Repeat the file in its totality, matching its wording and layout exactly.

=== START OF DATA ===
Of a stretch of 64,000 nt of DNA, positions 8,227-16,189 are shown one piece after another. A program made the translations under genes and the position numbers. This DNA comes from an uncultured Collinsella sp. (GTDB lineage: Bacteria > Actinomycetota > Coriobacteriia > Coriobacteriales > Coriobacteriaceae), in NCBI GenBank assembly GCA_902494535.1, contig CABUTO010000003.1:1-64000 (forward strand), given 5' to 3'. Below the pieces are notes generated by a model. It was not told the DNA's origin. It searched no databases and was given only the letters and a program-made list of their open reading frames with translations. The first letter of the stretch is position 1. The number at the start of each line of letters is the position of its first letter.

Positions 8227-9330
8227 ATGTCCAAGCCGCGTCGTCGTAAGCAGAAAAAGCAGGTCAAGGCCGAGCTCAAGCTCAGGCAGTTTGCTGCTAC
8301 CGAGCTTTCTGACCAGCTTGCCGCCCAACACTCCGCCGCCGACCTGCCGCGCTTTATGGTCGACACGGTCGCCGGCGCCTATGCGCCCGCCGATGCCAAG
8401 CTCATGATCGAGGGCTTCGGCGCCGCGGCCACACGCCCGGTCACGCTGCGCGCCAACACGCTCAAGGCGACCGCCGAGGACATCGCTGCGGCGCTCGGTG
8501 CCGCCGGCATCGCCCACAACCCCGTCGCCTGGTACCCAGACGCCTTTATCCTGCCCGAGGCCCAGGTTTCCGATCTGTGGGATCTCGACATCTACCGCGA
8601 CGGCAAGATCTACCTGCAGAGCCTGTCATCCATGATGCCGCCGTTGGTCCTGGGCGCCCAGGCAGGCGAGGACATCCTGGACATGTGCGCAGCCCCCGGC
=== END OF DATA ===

Of a stretch of 64,000 nt of DNA, positions 8,227-16,189 are shown one piece after another. A program made the translations under genes and the position numbers. This DNA comes from an uncultured Collinsella sp. (GTDB lineage: Bacteria > Actinomycetota > Coriobacteriia > Coriobacteriales > Coriobacteriaceae), in NCBI GenBank assembly GCA_902494535.1, contig CABUTO010000003.1:1-64000 (forward strand), given 5' to 3'. Below the pieces are notes generated by a model. It was not told the DNA's origin. It searched no databases and was given only the letters and a program-made list of their open reading frames with translations. The first letter of the stretch is position 1. The number at the start of each line of letters is the position of its first letter.

Positions 8227-9330
8227 ATGTCCAAGCCGCGTCGTCGTAAGCAGAAAAAGCAGGTCAAGGCCGAGCTCAAGCTCAGGCAGTTTGCTGCTAC
8301 CGAGCTTTCTGACCAGCTTGCCGCCCAACACTCCGCCGCCGACCTGCCGCGCTTTATGGTCGACACGGTCGCCGGCGCCTATGCGCCCGCCGATGCCAAG
8401 CTCATGATCGAGGGCTTCGGCGCCGCGGCCACACGCCCGGTCACGCTGCGCGCCAACACGCTCAAGGCGACCGCCGAGGACATCGCTGCGGCGCTCGGTG
8501 CCGCCGGCATCGCCCACAACCCCGTCGCCTGGTACCCAGACGCCTTTATCCTGCCCGAGGCCCAGGTTTCCGATCTGTGGGATCTCGACATCTACCGCGA
8601 CGGCAAGATCTACCTGCAGAGCCTGTCATCCATGATGCCGCCGTTGGTCCTGGGCGCCCAGGCAGGCGAGGACATCCTGGACATGTGCGCAGCCCCCGGC